French air traffic control strikes: which flights are affected?

French air traffic controllers withdrew for 24 hours from September 16 to 17, affecting flights to, from and over France. More than 80,000 Ryanair passengers have been affected, along with many more who are due to fly over French airspace to Spain and Italy.

Other strikes are threatened from September 28 to 30.

Main photo: Ryanair is among the airlines whose flights are grounded due to the strike in France (Getty Images)

Which flights are cancelled?

All flights to or through France will be impacted. This includes departures from the UK which not only fly to France but also over French airspace – the strike will impact flights to Spain, Portugal, Italy and Switzerland.

In the first round of strikes last weekend, Ryanair, easyJet and British Airways were among the airlines that canceled flights – 420 in Ryanair’s case. Air France operated 45% of its short and medium-haul flights, as well as 90% of its long-haul connections.

Why are they knocking?

Air traffic control union SNCTRA is on strike in a row over wages, saying they are not keeping pace with record inflation rates. According to the country’s civil aviation body, French air traffic controllers earn an average salary of around €60,000. The union also says that with a third of the air traffic control workforce set to retire between 2029 and 2035 and a five-year training period, funding for new recruitment is needed.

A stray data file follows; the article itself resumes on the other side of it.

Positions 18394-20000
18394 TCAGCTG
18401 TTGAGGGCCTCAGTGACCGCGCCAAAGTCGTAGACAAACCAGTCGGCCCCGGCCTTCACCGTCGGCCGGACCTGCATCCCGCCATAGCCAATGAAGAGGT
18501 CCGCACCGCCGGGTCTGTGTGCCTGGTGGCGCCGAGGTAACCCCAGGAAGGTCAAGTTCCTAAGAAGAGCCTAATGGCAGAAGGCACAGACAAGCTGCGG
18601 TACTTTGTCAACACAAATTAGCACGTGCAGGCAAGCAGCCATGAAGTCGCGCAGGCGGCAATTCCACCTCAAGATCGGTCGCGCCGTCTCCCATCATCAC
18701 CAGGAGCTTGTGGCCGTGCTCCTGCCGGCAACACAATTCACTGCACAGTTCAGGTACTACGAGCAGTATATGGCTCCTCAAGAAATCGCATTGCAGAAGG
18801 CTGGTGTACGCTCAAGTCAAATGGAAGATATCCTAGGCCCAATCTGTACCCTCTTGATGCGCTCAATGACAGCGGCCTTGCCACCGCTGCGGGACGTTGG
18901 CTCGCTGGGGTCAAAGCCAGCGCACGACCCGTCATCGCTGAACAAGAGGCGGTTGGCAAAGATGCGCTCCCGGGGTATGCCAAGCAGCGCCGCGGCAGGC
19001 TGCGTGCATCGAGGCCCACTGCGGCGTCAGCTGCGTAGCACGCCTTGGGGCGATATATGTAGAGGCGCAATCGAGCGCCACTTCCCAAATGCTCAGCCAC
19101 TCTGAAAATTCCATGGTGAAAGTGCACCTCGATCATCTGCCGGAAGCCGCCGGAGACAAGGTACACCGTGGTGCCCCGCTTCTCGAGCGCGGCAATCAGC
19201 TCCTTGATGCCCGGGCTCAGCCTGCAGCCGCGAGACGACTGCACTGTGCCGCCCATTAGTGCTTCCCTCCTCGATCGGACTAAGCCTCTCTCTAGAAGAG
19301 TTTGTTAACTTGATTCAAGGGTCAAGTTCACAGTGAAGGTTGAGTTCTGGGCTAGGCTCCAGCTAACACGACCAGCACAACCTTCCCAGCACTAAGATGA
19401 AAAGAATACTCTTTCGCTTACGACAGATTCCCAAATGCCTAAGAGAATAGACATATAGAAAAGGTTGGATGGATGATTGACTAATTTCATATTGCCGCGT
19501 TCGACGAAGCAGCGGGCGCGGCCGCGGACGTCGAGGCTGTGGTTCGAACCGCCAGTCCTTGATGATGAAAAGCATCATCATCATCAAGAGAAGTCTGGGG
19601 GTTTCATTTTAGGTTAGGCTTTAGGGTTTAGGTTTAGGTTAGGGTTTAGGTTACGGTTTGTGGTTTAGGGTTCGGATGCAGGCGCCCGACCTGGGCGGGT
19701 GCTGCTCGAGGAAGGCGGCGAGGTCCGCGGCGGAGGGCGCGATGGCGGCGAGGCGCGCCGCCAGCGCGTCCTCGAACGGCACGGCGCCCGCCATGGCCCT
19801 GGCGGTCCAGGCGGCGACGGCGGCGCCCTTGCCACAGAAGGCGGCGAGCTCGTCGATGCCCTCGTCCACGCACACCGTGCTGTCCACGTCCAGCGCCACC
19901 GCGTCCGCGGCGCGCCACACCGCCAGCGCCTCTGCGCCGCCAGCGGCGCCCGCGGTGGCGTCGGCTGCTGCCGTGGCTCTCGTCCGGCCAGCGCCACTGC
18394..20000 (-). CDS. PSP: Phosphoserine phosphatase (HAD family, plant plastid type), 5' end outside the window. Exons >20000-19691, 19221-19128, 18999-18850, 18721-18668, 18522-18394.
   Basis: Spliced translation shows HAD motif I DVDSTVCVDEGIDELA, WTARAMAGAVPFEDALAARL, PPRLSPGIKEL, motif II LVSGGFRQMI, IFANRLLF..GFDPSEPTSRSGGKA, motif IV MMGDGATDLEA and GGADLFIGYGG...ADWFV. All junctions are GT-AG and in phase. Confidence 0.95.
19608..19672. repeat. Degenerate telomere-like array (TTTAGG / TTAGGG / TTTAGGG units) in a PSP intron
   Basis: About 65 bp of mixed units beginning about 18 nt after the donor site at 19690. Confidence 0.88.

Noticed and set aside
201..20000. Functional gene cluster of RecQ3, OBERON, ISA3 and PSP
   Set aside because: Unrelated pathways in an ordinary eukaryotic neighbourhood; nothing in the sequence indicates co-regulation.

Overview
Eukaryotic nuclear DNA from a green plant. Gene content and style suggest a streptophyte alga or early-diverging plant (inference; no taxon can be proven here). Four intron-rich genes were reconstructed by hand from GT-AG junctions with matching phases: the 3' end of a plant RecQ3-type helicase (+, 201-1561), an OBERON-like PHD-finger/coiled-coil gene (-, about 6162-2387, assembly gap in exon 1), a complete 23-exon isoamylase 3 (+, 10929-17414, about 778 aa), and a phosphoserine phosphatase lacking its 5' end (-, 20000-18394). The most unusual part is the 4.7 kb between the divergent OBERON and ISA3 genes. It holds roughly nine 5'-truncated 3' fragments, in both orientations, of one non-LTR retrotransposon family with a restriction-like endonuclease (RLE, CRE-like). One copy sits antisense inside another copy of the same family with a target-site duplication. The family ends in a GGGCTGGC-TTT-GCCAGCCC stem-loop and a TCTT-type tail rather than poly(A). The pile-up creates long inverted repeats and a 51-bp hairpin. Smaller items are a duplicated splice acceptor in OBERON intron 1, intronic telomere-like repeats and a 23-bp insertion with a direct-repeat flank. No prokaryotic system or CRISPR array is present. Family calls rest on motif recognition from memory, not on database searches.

EasyJet said it would help travelers affected by the strike (Alamy)

What happens if my flight is cancelled?

Regulations on what compensation passengers can expect if their flights are delayed or canceled may not come into effect here, as air traffic control strikes are an example of ‘extraordinary circumstances’ that are beyond the company’s control. Aerial. That said, some airlines seem likely to help – easyJet, for example, said customers on canceled flights will have the choice of changing their flight for free, receiving a voucher or getting a refund.

Except in extraordinary circumstances, all flights departing from the UK, flights to the UK operated by a UK or EU airline and flights operated by a UK airline to the EU are covered by UK law regarding refunds and compensation when it comes to delays and cancellations. The legislation was passed from EU Regulation 261/2004, with any compensation paid in pounds rather than euros.

If your flight is cancelled, the airline must offer you two options: a full refund (including affected return journeys) refunded within seven days, or an alternative flight, including with a competing airline. The replacement flight may be the next available or one at a later date. You have the right to request a full refund if the alternative flight is not suitable for you. And if you have a connecting flight and decide not to travel, the airline must take you back to your original departure point. See more information here.

Will there be other strikes?

The union announced further action at the end of the month, from Wednesday 28 to Friday 30. Details may still change, but this coincides with planned strikes by the CGT union federation.

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